Great  if you are the copyright holder, would you commit a BSD license file to the py4science trailstats dir? I just committed the small bug fix we discussed yesterday there. Thanks! JDH
On Fri, Dec 19, 2008 at 6:53 AM, John Hunter
On Thu, Dec 18, 2008 at 8:27 PM, Bradford Cross
wrote: This is a new project I just released.
I know it is C#, but some of the design and idioms would be nice in numpy/scipy for working with discrete event simulators, time series, and event stream processing.
I think an incremental stats module would be a boon to numpy or scipy. Eric Firing has a nice module wrtten in C with a pyrex wrapper (ringbuf) that does trailing incremental mean, median, std, min, max, and percentile. It maintains a sorted queue to do the last three efficiently, and handles NaN inputs. I would like to see this extended to include exponential or other weightings to do things like incremental trailing exponential moving averages and variances. I don't know what the licensing terms are of this module, but it might be a good starting point for an incremental numpy stats module, at least if you were thinking about supporting a finite lookback window. We have a copy of this in the py4science examples dir if you want to take a look:
svn co https://matplotlib.svn.sourceforge.net/svnroot/matplotlib/trunk/py4science/e... cd trailstats/ make python movavg_ringbuf.py
Other things that would be very useful are incremental covariance and regression.
Some sort of Kalman filter? Chuck
I did not know about this  very cool! I think I was asking around the
numpy/scipy lists a while back but nobody mentioned this; is it new?
A couple of questions inline below.
On Fri, Dec 19, 2008 at 2:53 PM, John Hunter
On Thu, Dec 18, 2008 at 8:27 PM, Bradford Cross
wrote: This is a new project I just released.
I know it is C#, but some of the design and idioms would be nice in numpy/scipy for working with discrete event simulators, time series, and event stream processing.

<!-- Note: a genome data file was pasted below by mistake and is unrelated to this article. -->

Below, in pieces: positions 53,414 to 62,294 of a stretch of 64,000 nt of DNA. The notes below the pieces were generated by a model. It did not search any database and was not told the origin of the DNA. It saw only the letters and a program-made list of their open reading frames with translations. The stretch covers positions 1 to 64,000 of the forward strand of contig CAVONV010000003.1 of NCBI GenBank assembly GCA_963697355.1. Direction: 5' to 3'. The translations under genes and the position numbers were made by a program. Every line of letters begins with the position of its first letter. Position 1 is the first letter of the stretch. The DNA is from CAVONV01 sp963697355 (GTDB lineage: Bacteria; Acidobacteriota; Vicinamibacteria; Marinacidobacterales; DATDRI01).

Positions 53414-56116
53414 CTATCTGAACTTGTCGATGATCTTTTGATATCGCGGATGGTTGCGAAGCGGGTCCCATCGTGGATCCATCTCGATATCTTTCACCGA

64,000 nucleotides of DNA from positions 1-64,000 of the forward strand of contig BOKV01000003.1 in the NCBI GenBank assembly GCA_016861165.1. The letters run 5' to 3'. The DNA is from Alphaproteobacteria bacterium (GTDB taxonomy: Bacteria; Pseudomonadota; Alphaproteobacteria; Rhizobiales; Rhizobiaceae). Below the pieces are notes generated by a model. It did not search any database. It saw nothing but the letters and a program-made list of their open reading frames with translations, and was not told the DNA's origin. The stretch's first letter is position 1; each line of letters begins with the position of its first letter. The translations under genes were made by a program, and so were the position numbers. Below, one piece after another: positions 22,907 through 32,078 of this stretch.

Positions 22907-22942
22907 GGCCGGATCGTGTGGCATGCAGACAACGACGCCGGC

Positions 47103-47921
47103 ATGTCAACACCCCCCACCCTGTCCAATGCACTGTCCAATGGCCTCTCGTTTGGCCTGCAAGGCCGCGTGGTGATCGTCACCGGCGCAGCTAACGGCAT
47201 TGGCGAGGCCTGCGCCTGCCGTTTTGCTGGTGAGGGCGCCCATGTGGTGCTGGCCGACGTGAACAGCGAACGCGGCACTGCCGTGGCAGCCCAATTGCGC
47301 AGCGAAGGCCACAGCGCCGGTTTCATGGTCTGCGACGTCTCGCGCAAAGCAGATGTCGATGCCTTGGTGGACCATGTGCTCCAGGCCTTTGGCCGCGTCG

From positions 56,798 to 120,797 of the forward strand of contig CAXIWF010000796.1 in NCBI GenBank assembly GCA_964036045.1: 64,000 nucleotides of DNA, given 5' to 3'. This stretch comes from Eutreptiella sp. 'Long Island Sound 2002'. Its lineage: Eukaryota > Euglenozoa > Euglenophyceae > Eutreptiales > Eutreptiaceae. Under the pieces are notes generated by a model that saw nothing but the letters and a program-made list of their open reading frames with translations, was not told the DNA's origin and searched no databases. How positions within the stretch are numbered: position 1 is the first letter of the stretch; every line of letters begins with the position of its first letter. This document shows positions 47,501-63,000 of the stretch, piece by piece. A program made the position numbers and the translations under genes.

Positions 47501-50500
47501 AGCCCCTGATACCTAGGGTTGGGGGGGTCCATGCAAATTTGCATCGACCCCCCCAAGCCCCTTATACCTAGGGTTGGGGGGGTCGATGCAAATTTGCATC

I think an incremental stats module would be a boon to numpy or scipy. Eric Firing has a nice module wrtten in C with a pyrex wrapper (ringbuf)
Please excuse my ignorance  what is the performance overhead of calling C via the pyrex wrapper? A lot of use cases for incremental statistics are discrete event systems where the calculations will be updated millions or billions of times; this was a concern I had about doing the project in C and calling across a wrapper. Maybe it was one of those entirely speculative and unfounded concerns. :)
that does trailing incremental mean, median, std, min, max, and percentile. It maintains a sorted queue to do the last three efficiently, and handles NaN inputs.
Not sure if our results hold universally or even asymptoticly, but we found that our implimention of order/rank statistics was faster when we backed it with partition selection algorithms operating on an arraybased queue as opposed to our implimentaion of a sorted dequeue backed by a circular buffer. How does it handle NaN inputs exactly  does it just guard against them? That is the approach we took as well. We have a calculation guard that filters for both NaN and infinite values.
I would like to see this extended to include exponential or other weightings to do things like incremental trailing exponential moving averages and variances.
This is a cool idea that I hadn't thought of. We do have exponentially weighted mean, but ideally one could supply a weighting function to any statistic. We've been moving toward a more functional combinator style library design lately and this is anothr step in that direction.
I don't know what the licensing terms are of this module, but it might be a good starting point for an incremental numpy stats module, at least if you were thinking about supporting a finite lookback window.